Challenging systems and structures that have oppressed and marginalised individuals and communities may be uncomfortable and confronting. However, it is necessary work to provide us with the opportunity to grow and transform the family violence response service system to be inclusive and equitable for all Victorians.
Mutual learning and reflective practice should be embedded in the family violence, sexual assault and prevention services. It must be recognised that adopting intersectionality into practice is a learning journey requiring critical self-reflection, growth and a commitment to continuous improvement.
This call to action and all work underpinned by an intersectionality framework must be centred and guided by the voices of clients, respecting their strengths and the knowledge gained through lived experience.
The Guide builds upon and complements the Embedding Inclusion and Equity: An Intersectionality Framework in Practice (the Resources), which is anticipated for release in second half of 2021. The Resources define intersectionality in practice as a framework that helps us understand how power intersects within systems and structures to create overlapping forms of discrimination or disadvantage for either an individual or group based on social characteristics such as but not limited to sex, gender identity, sexual orientation, ethnicity, language, religion, class, socioeconomic status, ability or age.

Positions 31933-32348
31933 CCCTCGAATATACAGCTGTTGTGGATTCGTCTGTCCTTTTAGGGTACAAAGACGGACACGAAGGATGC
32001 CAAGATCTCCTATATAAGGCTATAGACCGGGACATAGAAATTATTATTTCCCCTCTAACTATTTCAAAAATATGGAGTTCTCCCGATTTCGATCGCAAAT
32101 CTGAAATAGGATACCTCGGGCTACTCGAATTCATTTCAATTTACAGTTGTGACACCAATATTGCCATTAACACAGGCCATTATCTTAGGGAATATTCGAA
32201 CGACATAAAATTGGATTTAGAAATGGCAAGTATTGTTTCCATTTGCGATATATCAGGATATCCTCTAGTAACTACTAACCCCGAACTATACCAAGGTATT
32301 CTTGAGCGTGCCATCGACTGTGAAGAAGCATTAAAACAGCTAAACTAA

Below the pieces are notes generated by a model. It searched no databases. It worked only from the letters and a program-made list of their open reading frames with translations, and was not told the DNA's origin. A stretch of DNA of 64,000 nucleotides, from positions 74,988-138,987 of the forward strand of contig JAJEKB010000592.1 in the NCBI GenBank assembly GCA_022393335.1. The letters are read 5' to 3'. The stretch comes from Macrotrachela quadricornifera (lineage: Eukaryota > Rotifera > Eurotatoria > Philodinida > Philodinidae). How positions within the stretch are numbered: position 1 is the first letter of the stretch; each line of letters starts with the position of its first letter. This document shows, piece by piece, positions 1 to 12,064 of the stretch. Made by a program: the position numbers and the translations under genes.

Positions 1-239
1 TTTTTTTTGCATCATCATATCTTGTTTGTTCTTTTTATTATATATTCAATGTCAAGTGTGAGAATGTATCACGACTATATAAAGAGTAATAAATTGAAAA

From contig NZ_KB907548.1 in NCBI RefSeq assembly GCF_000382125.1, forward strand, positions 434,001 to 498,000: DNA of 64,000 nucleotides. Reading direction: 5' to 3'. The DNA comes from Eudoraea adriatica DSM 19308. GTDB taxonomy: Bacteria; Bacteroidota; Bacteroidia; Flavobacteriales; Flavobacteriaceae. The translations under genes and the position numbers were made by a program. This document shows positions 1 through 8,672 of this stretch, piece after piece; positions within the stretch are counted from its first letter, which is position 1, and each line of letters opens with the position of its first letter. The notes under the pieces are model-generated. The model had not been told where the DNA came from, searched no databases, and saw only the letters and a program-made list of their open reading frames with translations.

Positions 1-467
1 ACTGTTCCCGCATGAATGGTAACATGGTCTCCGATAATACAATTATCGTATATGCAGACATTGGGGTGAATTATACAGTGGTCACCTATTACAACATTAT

Intersectionality also helps us understand our own individual circumstances, our position of power and our experiences within those systems, structures and institutions that organise our society. By truly understanding our own position of power, we will be able to critically reflect and work towards removing the systemic barriers for all. This approach recognises systemic issues and the individual approach that needs to be undertaken to reduce barriers across the whole service system to ensure that everyone gets the help they need.
Reviewed 02 August 2022